Sunday, June 21, 2009

Our forensic experts mess up again

It's exactly as I expected. Two forensic labs have come out with contradictory conclusions about the Varun Gandhi footage. Lucknow says the footage is fine, Chandigarh claims it is not. No wonder the BJP wanted to play a wait and watch game. The party heads knew forensics would only muddy the waters, providing the Hindutvavadis with an escape route.
The issue, actually, is what the term 'doctored' connotes. According to Chandigarh's lab, the footage has been edited and spliced together, and that is enough for it to be catalogued as 'doctored'. But the editing was apparent even to casual observers; we didn't need a forensic lab to tell us about it. Part of the footage has Varun sitting down with a group at night, another section has him standing up addressing a large crowd in daylight. Nobody with even a basic understanding of video could fail to see the discontinuity. If mere editing constitutes doctoring, virtually every speech played on TV is doctored, because, except in rare cases, only portions are ever broadcast.
Was Varun's voice over-dubbed? No, say both labs, the voice is his. Did he say what he is alleged to have said? Both labs agree he did. The brief of forensic experts should end there. Questions of context and of how meaning can be influenced by the juxtaposition of two discontinuous clips are not matters about which precise answers can be arrived at through scientific enquiry.
When a task includes ambiguous phrases like 'doctored', contradictions are assured, particularly considering our forensic experts differ even when their brief is crystal clear ("Is the woman in this video Anara Gupta?")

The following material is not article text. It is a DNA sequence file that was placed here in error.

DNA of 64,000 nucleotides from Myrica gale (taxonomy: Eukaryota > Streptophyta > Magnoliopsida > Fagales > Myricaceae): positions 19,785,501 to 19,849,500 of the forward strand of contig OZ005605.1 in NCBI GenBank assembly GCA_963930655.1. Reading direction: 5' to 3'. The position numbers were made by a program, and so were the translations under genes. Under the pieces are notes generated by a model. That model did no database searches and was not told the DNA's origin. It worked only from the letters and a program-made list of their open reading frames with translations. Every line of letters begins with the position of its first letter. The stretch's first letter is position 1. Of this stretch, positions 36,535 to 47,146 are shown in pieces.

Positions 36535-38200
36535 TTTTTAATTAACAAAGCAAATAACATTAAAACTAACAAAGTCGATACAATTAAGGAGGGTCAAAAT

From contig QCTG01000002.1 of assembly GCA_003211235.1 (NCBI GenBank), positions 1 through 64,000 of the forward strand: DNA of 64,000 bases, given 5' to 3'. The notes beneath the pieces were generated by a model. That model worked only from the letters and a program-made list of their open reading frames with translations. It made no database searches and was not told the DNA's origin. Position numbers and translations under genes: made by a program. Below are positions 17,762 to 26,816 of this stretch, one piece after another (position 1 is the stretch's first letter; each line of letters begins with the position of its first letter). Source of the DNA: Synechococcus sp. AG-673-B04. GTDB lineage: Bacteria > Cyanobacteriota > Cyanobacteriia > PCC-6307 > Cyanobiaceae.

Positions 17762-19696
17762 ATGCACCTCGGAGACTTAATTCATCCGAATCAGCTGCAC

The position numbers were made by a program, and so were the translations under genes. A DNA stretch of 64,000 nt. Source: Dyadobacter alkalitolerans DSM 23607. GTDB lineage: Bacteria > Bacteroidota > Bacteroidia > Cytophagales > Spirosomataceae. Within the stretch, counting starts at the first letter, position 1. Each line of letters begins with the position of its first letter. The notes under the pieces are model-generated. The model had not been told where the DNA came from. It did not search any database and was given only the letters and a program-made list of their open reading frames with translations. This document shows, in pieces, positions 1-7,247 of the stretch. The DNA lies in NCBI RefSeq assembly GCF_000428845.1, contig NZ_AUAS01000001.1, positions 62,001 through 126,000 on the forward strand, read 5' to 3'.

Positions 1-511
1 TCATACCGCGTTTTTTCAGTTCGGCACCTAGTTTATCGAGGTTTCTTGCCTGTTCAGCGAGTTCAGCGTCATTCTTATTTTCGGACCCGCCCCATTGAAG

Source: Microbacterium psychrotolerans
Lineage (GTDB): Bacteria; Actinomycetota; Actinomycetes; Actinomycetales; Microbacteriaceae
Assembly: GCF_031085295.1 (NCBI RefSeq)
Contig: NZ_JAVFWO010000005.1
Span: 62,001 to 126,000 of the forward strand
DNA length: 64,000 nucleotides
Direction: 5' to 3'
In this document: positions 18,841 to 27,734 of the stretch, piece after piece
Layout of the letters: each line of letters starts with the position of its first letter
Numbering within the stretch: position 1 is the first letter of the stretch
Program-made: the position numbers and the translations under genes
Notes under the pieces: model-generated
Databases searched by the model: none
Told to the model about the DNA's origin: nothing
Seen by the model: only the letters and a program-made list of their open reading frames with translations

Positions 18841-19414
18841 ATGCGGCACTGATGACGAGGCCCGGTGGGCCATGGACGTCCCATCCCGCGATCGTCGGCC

As a sidelight, it is amusing to hear chaps like Vinay Katiyar demanding to view the 'original CD'. Somebody should tell them there is no such thing as an original CD; footage is always transferred to viewing media like DVDs and VCDs.
I can't be too harsh on Katiyar for his ignorance. After all, even institutions of learning like the Asiatic Society don't understand what 'original' denotes. As I mentioned in one of my Time Out columns, Bombay's Asiatic Society promotes a manuscript of Dante's Divine Comedy in its possession as an 'original', though it is one of several copies made long after the Italian poet composed his magnum opus.
If we misunderstand the concept of originality in matters concerning the middle ages, we can hardly be expected to comprehend it in relation to digital media that allow images to be replicated instantly and infinitely.

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